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Shawn Fowler, a former Montana state trooper, sued the Department of Justice, Montana Highway Patrol (MHP) alleging constructive discharge in violation of the Wrongful Discharge from Employment Act (WDEA). He also alleged breach of contract by the Montana Public Employees Association (MPEA) for declining his request to arbitrate. Fowler claimed that he was forced to retire due to a hostile work environment, which was mainly due to disciplinary action taken against him for mishandling two suspected DUI traffic stops in 2017. The MHP argued that Fowler, who was covered by a collective bargaining agreement (CBA), failed to exhaust the grievance procedures of the CBA before filing a lawsuit.The Supreme Court of the State of Montana reversed the judgment of the Sixth Judicial District Court, Park County. The Supreme Court held that an employee covered by a CBA can't bring a claim under the WDEA. The Court determined that Fowler’s alleged constructive discharge was covered by the CBA and he was required to exhaust the grievance procedures for a constructive discharge through the CBA. The Court found that Fowler did not grieve any of the events preceding his suspension, which he claimed contributed to his constructive discharge, and he resigned from employment prior to exhausting the grievance procedure of the CBA. The Court concluded that the District Court erred in denying the State’s two motions for summary judgment and reversed the judgment. View "Fowler v. Department of Justice" on Justia Law

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In a dispute between SmartSky Networks, LLC and DAG Wireless, Ltd., DAG Wireless USA, LLC, Laslo Gross, Susan Gross, Wireless Systems Solutions, LLC, and David D. Gross over alleged breach of contract, trade secret misappropriation, and deceptive trade practices, the United States Court of Appeals for the Fourth Circuit ruled that the district court did not have the jurisdiction to enforce an arbitration award. Initially, the case was stayed by the district court pending arbitration. The arbitration tribunal found in favor of SmartSky and issued an award, which SmartSky sought to enforce in district court. The defendants-appellants argued that, based on the Supreme Court decision in Badgerow v. Walters, the district court lacked subject matter jurisdiction to enforce the arbitration award. The Fourth Circuit agreed, noting that a court must have a basis for subject matter jurisdiction independent from the Federal Arbitration Act (FAA) and apparent on the face of the application to enforce or vacate an arbitration award. The court concluded that the district court did not have an independent basis of subject matter jurisdiction to confirm the arbitration award. As such, the court reversed and remanded the case to the district court for further proceedings. View "Smartsky Networks, LLC v. DAG Wireless, LTD." on Justia Law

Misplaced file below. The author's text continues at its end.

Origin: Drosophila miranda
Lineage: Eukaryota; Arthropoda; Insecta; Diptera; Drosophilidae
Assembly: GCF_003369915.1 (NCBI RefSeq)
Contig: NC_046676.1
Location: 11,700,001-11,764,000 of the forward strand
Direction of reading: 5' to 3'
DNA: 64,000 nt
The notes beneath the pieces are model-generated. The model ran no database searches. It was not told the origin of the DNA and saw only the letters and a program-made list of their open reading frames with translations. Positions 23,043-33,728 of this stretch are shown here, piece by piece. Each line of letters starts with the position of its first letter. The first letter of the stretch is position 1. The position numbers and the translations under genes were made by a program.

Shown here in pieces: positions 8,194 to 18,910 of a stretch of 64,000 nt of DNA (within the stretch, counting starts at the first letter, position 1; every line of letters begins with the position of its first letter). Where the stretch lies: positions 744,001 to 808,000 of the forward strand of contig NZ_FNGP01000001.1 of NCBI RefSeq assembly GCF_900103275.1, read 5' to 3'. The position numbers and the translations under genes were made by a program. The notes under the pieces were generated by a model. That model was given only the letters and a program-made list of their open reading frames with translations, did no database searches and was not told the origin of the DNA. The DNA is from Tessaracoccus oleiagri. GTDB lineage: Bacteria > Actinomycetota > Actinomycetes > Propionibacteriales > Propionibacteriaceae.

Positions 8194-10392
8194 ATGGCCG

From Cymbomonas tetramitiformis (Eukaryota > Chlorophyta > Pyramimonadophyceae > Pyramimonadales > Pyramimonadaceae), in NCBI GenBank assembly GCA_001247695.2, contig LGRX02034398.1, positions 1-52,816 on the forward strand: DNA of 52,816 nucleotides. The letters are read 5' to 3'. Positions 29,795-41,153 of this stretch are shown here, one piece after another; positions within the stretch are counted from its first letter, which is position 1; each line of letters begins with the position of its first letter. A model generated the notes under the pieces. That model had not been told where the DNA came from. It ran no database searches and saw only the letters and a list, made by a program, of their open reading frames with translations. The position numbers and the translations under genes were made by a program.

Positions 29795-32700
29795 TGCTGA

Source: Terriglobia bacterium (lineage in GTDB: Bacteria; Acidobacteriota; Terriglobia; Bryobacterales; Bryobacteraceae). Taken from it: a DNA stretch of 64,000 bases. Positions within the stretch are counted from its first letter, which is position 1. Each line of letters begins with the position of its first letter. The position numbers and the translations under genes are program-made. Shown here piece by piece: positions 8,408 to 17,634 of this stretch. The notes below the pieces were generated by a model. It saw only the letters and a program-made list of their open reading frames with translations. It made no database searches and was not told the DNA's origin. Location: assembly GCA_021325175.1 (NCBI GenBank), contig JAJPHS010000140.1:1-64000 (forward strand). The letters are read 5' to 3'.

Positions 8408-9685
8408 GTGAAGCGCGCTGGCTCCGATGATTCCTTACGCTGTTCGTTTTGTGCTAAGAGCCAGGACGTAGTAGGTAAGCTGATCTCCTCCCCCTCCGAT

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The United States Court of Appeals for the Ninth Circuit affirmed the lower court's order to compel arbitration and dismiss without prejudice a series of lawsuits against several sports goods e-commerce companies (the defendants). The lawsuits were brought by several plaintiffs, who were consumers that purchased goods online from the defendants and had their personal information stolen during a data breach on the defendants' websites. The defendants moved to compel arbitration based on the arbitration provision in their terms of use. The appellate court held that the plaintiffs had sufficient notice of the arbitration provision and that the arbitration clause was not invalid under California law, was not unconscionable, and did not prohibit public injunctive relief. Furthermore, the parties agreed to delegate the question of arbitrability to an arbitrator according to the commercial rules and procedures of JAMS, a private alternative dispute resolution provider. View "PATRICK V. RUNNING WAREHOUSE, LLC" on Justia Law

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In this putative class action lawsuit, Maria Johnson, a former employee of Lowe's Home Centers, LLC, brought claims on behalf of herself and other Lowe's employees under California's Private Attorneys General Act of 2004 (PAGA) for alleged violations of the California Labor Code. Johnson had signed a pre-dispute employment contract that included an arbitration clause.The United States Court of Appeals for the Ninth Circuit affirmed the district court's decision to compel arbitration of Johnson's individual PAGA claim, as a valid arbitration agreement existed and the dispute fell within its scope. However, the district court's dismissal of Johnson's non-individual PAGA claims was vacated. The lower court had based its decision on the U.S. Supreme Court's interpretation of PAGA in Viking River Cruises, Inc. v. Moriana, which was subsequently corrected by the California Supreme Court in Adolph v. Uber Techs., Inc. The state court held that a PAGA plaintiff could arbitrate their individual PAGA claim while also maintaining their non-individual PAGA claims in court. The case was remanded to the district court to apply this interpretation of California law. The Ninth Circuit rejected Lowe's argument that Adolph was inconsistent with Viking River. View "JOHNSON V. LOWE'S HOME CENTERS, LLC" on Justia Law